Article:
Facing Alcoholism — One Year Later

A year ago, I questioned if I was drinking too much. I look back at where I was then and where I am now.

via New York Daily News

Yesterday, I tweeted that I related to Johnny Manziel because in my early-to-mid 20s I too valued having fun over pretty much everything else. To hammer home my point, I linked to a piece I had written on Medium called “Am I Becoming an Alcoholic?

It is one of the most widely read items I’ve ever written and is certainly the most polarizing. It went to various pockets of the Internet and, as happens, opinions and comments were fast in coming and were either incredibly kind or incredibly vicious. I was called “brave” and “self-obsessed,” “incredibly honest” and “completely delusional,” as well as every other adjective you can imagine. That’s not new. I’ve been told to quit writing and/or life multiple times in the bowels of the online world and while I don’t think I’ll ever totally become immune to it, I am used to it.

The really crazy thing is that yesterday was the one year anniversary of my publishing that piece. I honestly had no idea.

So I decided to take stock and see where I am today versus where I was a year ago.

Last year at this time, I was in a weird place, both emotionally and financially. I had moved from the city I adored to an area with which I was not familiar. I missed my friends. I missed my favorite spots. I missed knowing everything about where I lived. I missed passing places that held memories and stories. I missed my old life, even though I knew it was time to move on.

I had to start over. That was refreshing, but it was still an adjustment.

Our new house was much bigger, located halfway up a hill on a quiet street with a large backyard. All of that costs much more than a rowhouse in the Port Richmond neighborhood of Philadelphia. Add in the astronomical North Jersey property taxes and the mortgage was several times larger than our previous one. In an effort to generate income, we were attempting — and failing — to rent out the Philly house, so we were carrying two mortgages with all of the utilities doubled while also paying for all of the usual expenses of life in the 21st Century. Things were beyond tight.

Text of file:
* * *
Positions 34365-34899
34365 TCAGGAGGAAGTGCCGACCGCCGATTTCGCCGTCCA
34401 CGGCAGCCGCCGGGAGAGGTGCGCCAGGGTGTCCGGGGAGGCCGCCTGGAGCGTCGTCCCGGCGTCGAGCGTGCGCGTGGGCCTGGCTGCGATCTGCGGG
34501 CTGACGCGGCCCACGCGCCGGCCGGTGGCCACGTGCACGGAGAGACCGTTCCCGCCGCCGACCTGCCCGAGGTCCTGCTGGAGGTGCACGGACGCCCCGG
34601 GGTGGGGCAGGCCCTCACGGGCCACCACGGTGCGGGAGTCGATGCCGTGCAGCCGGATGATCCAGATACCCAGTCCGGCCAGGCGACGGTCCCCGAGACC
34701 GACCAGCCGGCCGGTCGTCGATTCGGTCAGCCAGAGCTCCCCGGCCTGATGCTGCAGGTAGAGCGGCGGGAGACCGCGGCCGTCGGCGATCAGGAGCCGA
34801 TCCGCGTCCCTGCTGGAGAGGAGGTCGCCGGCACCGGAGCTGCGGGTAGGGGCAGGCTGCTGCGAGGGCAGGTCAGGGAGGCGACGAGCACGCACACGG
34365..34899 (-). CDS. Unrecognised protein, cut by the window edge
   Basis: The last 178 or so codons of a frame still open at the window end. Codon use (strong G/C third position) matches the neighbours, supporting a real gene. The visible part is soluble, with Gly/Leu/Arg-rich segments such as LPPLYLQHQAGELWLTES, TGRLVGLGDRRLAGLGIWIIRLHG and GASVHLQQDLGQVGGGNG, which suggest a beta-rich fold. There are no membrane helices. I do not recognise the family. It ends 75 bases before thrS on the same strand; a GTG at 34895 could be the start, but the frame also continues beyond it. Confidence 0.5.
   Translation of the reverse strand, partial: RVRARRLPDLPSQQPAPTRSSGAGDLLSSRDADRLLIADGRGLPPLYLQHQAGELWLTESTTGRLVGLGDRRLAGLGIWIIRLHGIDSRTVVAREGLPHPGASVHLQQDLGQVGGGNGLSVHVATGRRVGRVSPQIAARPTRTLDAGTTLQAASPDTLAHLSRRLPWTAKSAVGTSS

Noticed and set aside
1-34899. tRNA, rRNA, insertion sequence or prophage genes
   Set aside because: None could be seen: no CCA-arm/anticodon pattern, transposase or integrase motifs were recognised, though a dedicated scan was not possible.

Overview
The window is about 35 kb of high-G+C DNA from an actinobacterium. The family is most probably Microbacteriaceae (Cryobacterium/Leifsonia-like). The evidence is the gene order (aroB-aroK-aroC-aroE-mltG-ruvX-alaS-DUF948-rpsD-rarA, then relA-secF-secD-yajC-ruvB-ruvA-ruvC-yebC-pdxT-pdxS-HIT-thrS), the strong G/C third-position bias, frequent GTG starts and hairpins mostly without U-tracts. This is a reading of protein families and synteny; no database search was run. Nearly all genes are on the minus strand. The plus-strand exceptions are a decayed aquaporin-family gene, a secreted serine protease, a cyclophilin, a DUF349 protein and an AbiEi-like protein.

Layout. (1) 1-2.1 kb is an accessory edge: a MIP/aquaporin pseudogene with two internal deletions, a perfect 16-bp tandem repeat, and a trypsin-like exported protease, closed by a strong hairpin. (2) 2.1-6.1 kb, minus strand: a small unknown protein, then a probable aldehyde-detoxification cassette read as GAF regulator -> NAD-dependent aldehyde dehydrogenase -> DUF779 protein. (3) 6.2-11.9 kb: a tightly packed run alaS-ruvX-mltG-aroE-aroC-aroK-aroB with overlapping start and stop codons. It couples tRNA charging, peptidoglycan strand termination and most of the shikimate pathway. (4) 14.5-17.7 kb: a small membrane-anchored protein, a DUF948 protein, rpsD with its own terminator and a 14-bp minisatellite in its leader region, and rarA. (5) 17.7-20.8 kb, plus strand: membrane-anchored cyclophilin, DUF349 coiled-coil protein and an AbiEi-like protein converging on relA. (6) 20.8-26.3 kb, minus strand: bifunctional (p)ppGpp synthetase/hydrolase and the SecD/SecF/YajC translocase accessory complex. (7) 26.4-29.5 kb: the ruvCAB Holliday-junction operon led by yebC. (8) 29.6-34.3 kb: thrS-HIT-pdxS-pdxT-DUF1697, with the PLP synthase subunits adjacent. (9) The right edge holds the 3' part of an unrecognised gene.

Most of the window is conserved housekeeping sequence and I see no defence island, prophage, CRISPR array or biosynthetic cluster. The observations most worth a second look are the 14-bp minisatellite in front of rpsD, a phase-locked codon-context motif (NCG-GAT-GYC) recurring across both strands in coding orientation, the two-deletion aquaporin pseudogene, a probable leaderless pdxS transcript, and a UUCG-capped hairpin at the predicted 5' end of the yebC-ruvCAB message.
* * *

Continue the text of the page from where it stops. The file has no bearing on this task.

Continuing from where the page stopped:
So I drank.

I did it to alleviate stress, but I also did it because I was full of uncertainty. I did it because I was homesick. And, quite frankly, I did it because I was a little bored. It never consumed me. I never missed work or even showed up in a bad state. I did it at home. I never went out to the bar alone or woke up in the driveway. But once the day’s work was done and after the kid had gone to bed (and sometimes before), I’d crack open a bottle. And another. And one more. My new house also had a bar of which I wanted to take full advantage and enjoyment, so that played a factor too. Why have a bar if it’s just going to sit there unused?

There was also the romanticizing of the writer who sat at the typewriter with a drink next to him. Hemingway. Fitzgerald. Faulkner. But for a variety of reasons — my career in finance, being a very involved father, sucking at writing fiction — that would never be me.

The more we realize and embrace who and what we are, the happier we’ll be.

So I cut down on the drinking.

Over the past year, things changed. We cut bait and sold the Philly house, which allowed us to pay off a ton of debt. I’ve linked up with two close friends from college that also live near me. I’ve also put my attention and effort into the house, both outside and inside, including growing my personal library. I also read a book that changed my life, a memoir by a terrific writer that teetered on the brink of alcoholism before coming out on the other side.

I didn’t quit. I still enjoy a drink here and there. I’ll be having wine tomorrow for Thanksgiving and I’ve continued to appreciate the best beers I can get my hands on, but it’s no longer a daily thing. During the week, I don’t even think about it. When I’m playing chase with the kid or pretending the living room is the ballroom of a princess’s castle, I walk by the bar without a second thought.

Did I become an alcoholic? No, I’m proud to say, I did not.

Na zdrowie!

Christopher Pierznik is the author of eight books, all of which can be purchased in paperback and Kindle. In addition to his own site, his work has appeared on XXL, Cuepoint, Business Insider, The Cauldron, and many more. He has been quoted on Buzzfeed and Deadspin. Subscribe to his monthly reading review newsletter or follow him on Facebook or Twitter.